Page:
By Sebastien Hayez. Published August 02, 2023
Monogramms: History & Trends in Trademarks
The monogram appears in the late Hellenistic Antiquity as handwritten abbreviations accompanied by a superscript line indicating the abbreviation.
But the usage is also based on that of the Hebrew tetragrammaton YHWH symbolizing the name of God. Unpronounceable in order to preserve its divine status, it also becomes a strong communal sign. As early as the end of the first century, Greek Christians would have adopted this practice to show their Jewish ethnic roots. The nomina sacra are thus Christian monograms abbreviating sacred names into a group of superscribed letters.
Another practice consists of superimposing several letters, thus creating a single symbol. This contraction is still the most efficient, both from a mnemonic and graphic point of view.
Four forms linking two Greek letters are frequently used during antiquity, probably for the variety of sounds translated and their efficient spellings: chi-rho, tau-rho, iota-chi and iota-eta.
In the middle of the fourth century, the Romans saw in the Christian monograms extralinguistic properties having at the same time an aesthetic value and symbolizing the members of the social elite. Formed by the set of letters constituting the name of the individual, the Roman monogram is organized by a set of ligatures flexible enough in a compact group. They are therefore found on the sarcophagi of the catacombs, on silverware, boxes containing silver objects and marking the property as well as the social prestige.
The monogram in its Byzantine form is the survival of the Roman Empire through the Ostrogoth (Italy), Vandal (Spain), Burgundian and Merovingian (Gaul) kingdoms. The style evolves under Theodebald (548-555).
But towards the XIVth century, the monogram changes radically of morphology and logic. Instead of covering all the letters of the name, it keeps only the initials of the patronymic and the first name, composed in a skilful and graceful interlacing. This reduction is a radical return to the Roman capital letter, as much as an evocation of the initials found on certain objects of the Roman daily life. Paradoxically, these monograms, called cypher, are more easily readable for our contemporary eyes than the Byzantines monograms.
From the fourteenth century, the wedding trousseau is codified: the domestic textile (body linen, bedding and table) is embroidered with red thread. Then, in Italy during the Renaissance, the first collections of figures dedicated to personal embroidery appeared and were sold by hawkers. In the seventeenth century, girls of wealthy classes learn the alphabet through embroidery in anticipation of the preparation of the wedding trousseau. The practice was democratized at the beginning of the 19th century, and the collections of embroidered figures became popular under the influence of the beginning of the press and the democratic schooling.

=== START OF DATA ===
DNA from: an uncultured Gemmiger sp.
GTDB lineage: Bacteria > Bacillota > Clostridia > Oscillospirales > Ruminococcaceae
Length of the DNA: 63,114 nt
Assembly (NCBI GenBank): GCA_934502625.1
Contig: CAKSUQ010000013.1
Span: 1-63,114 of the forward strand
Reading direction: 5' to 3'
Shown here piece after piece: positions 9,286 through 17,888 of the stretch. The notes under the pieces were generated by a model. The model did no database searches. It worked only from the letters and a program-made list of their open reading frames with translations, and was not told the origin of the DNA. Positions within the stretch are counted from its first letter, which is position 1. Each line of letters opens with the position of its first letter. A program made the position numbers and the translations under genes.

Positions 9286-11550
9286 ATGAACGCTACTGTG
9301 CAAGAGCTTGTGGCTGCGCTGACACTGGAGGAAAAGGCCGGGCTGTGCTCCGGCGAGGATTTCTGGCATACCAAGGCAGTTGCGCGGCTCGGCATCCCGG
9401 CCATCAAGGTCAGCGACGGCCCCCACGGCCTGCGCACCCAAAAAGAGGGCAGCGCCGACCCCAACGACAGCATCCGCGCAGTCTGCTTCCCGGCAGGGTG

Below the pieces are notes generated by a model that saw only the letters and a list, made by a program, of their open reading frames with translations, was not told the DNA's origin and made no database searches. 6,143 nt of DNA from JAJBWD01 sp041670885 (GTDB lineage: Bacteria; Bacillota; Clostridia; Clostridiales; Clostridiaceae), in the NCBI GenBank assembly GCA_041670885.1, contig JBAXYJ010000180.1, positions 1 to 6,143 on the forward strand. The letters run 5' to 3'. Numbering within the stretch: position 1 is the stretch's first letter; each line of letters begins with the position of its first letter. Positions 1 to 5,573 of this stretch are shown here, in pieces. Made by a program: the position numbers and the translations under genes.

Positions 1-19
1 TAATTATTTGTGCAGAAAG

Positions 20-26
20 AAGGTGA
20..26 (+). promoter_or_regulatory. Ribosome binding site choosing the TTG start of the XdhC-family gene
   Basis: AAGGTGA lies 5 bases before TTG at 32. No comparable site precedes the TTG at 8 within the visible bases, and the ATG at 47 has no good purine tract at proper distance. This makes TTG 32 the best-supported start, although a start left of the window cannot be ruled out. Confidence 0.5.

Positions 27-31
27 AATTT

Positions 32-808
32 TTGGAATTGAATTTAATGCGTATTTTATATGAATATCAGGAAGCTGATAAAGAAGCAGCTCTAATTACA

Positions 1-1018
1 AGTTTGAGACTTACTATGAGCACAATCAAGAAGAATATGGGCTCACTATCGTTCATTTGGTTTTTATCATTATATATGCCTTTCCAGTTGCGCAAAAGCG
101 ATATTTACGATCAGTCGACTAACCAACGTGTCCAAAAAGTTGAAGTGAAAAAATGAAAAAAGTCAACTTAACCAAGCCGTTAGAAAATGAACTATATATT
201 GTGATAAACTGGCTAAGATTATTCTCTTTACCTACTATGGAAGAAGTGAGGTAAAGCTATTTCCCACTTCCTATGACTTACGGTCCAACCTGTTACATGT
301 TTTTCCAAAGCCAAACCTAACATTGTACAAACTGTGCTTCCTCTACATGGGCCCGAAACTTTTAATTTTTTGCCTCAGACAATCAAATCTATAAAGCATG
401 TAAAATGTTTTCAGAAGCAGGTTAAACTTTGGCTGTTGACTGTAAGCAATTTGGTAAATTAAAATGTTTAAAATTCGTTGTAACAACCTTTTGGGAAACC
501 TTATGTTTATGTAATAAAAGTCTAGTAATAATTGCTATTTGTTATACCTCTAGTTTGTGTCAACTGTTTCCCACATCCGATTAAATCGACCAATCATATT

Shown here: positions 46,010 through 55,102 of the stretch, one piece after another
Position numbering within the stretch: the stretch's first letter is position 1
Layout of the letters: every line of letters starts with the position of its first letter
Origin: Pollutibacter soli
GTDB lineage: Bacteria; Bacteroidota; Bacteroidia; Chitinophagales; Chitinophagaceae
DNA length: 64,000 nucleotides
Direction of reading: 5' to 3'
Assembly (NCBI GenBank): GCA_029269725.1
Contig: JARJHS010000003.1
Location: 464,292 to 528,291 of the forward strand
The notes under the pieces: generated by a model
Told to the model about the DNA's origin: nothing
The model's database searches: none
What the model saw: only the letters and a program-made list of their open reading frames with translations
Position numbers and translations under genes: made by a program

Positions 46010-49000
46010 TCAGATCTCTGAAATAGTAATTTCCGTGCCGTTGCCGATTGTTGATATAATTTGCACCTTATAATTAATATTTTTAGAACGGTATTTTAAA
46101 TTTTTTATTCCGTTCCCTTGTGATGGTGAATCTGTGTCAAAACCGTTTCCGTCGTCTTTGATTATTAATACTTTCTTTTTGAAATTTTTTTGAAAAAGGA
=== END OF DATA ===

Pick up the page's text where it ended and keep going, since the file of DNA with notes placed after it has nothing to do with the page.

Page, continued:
Brand of nobility, trade and associated with textiles, these are the ingredients gathered to make the monogram the symbol of luxury. It is to Georges Vuitton that we owe in 1896 the monogram LV, paying tribute to his father Louis, so that the forgery of the emblematic pattern is more difficult.
How to design a monogram?
Monograms are interesting pieces of graphic design devices.
They condense long names into a few letters. Is your name very long? It includes foreign words that are difficult to pronounce? The monogram allows you to keep only the important letters. If, in addition, these initials read like a word, then you have a monogram.
They create a visual sign that goes beyond reading. You remember the shape of a monogram in the blink of an eye, and of course these letters.
They easily connote luxury, tradition, family, in short, what we find in the history of this type of sign.
Designing a monogram is a vast creative process where surprise must allow the best design to emerge.
Type each letter as an independent block and choose a relatively general typeface for now: Garamond, Times or Bodoni for serifs, Futura, Univers or Gill for sans.
02. Cap or lowercase?
The monogram is easier to compose in capitals, because of the more obvious rhythm of verticals, horizontals and the few diagonals. The lower case will give much more complex and varied rhythms; you can try, but later.
Look at the letters and put them together. What are the similar or different elements (shapes, rhythms)? Also look at the empty spaces between the letters, do they form speaking elements, which can recall something that makes sense?
Form a whole by linking the letters together in a layout that can be read without too much difficulty. If necessary, you can distort or redraw some letters, or even change the typography.
05. Negative Space
Contemporary monograms play heavily on the empty spaces between the letters. The principle is to put a geometric form of background in which the letters will be cut. For example, the Carrefour logo is a C cut into a diamond. You can also place a letter cut on a geometric background and another letter full.
06. Type Variations
When you have something efficient, duplicate your design and test different typographic styles. Your design have to be unique and to reflect the enterprise’s spirit. You can also play with weights, width, italics, font pairing is also possible if it serves the whole design.
At the end, try to add some colors, but remember to keep the whole design simple et striking.